Religious freedom advocates in Washington are protesting the Nov. 4 jailing of Epoch Times reporter Luka Binniyat, who has been at the forefront of reporting the atrocities against Nigerian Christians.
“This is an alarming development. If a journalist, reporting on the government’s refusal to prosecute those engaged in religious-motivated atrocities, has been arrested for his [reporting], this would be further evidence that the government of Nigeria is complicit in the ongoing egregious and systematic religious persecution in Nigeria,” Tony Perkins, president of the Family Research Council, told The Epoch Times.
The charge against Binniyat likely will be “injurious falsehood and incitement,” according to Reuben Buhari, a fellow freelance journalist and friend, who visited Binniyat on the afternoon of Nov. 6. Buhari said the arrest is likely linked to Binniyat’s most recent story in The Epoch Times, “In Nigeria, Police Decry Massacres as ‘Wicked’ but Make No Arrests.”
Binniyat will likely face official charges at a court hearing on Nov. 8, according to Buhari.
Police authorities didn’t respond to requests for comment by press time.
“It is an outrage against justice that Nigeria’s authorities let violent Fulani extremists who destroy village after village go scot-free without investigation, prosecution, or punishment, while being quick to fill the jail with the brave journalist reporting on these massacres of innocent civilians,” Nina Shea, the Hudson Institute’s director for religious freedom, told The Epoch Times.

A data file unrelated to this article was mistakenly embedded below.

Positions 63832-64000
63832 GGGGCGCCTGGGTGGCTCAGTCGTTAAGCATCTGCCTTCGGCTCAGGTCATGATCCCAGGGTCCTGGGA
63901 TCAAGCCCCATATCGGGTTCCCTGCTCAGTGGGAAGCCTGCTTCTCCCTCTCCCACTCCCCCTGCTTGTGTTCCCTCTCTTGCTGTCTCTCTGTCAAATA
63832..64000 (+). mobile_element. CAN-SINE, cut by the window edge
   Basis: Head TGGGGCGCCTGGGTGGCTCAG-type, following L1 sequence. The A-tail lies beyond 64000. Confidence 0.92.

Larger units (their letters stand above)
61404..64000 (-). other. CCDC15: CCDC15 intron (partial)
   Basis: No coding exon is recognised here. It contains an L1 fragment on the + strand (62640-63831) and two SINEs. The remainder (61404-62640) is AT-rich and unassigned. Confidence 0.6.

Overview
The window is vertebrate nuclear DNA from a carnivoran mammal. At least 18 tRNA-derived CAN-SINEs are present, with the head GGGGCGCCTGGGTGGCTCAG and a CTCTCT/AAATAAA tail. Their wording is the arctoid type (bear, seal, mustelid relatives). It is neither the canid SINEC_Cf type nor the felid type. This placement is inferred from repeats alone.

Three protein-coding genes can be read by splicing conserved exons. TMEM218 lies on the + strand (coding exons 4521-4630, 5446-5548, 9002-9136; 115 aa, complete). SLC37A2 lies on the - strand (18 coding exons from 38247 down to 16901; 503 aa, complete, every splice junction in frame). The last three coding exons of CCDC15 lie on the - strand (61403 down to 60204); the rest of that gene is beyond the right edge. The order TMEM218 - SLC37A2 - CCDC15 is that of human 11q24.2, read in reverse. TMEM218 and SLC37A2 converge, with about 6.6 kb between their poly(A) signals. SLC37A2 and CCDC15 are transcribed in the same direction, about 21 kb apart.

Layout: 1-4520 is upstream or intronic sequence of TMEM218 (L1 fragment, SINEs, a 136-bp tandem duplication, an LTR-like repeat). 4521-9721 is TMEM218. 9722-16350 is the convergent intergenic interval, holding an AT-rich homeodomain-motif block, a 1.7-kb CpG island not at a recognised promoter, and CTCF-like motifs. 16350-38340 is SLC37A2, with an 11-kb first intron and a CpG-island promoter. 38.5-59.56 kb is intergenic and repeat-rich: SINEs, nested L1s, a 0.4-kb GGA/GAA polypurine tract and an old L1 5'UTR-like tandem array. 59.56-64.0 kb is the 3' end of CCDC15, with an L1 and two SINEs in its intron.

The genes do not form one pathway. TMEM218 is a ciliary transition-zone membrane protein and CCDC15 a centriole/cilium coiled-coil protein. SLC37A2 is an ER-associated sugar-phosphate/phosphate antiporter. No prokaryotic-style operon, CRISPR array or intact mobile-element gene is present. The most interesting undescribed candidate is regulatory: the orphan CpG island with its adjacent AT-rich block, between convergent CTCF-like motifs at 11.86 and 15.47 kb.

“The recent arrest of Luka Binniyat—after he reported on the massacres for an American media outlet—continues a systematic government cover-up of Fulani atrocities against peaceful Christian villagers.
“This is further evidence that an ethnic-religious genocide is being carried out in northern Nigeria and is being done so with official collusion. Unless President [Muhammadu] Buhari, himself the son of a Fulani chieftain, ensures Binniyat’s immediate release and brings an impartial case against the terrorists, Washington must act.”
The story in question centered on the fact that police and military officials have failed to make any arrests a month after the horrific massacre of 38 unarmed men, women, and small children in the village of Madamai, in Kaduna state on Sept. 26.
“I have not been briefed about any arrest so far on the sad violence in Madamai last month,” Police spokesman Mohammad Jaliga told Binniyat for that story published Oct. 29. “If there was any arrest, it would be well celebrated by us, and we would parade the suspects for the public to see so they can know that we cannot tolerate such acts of wickedness in Kaduna state.”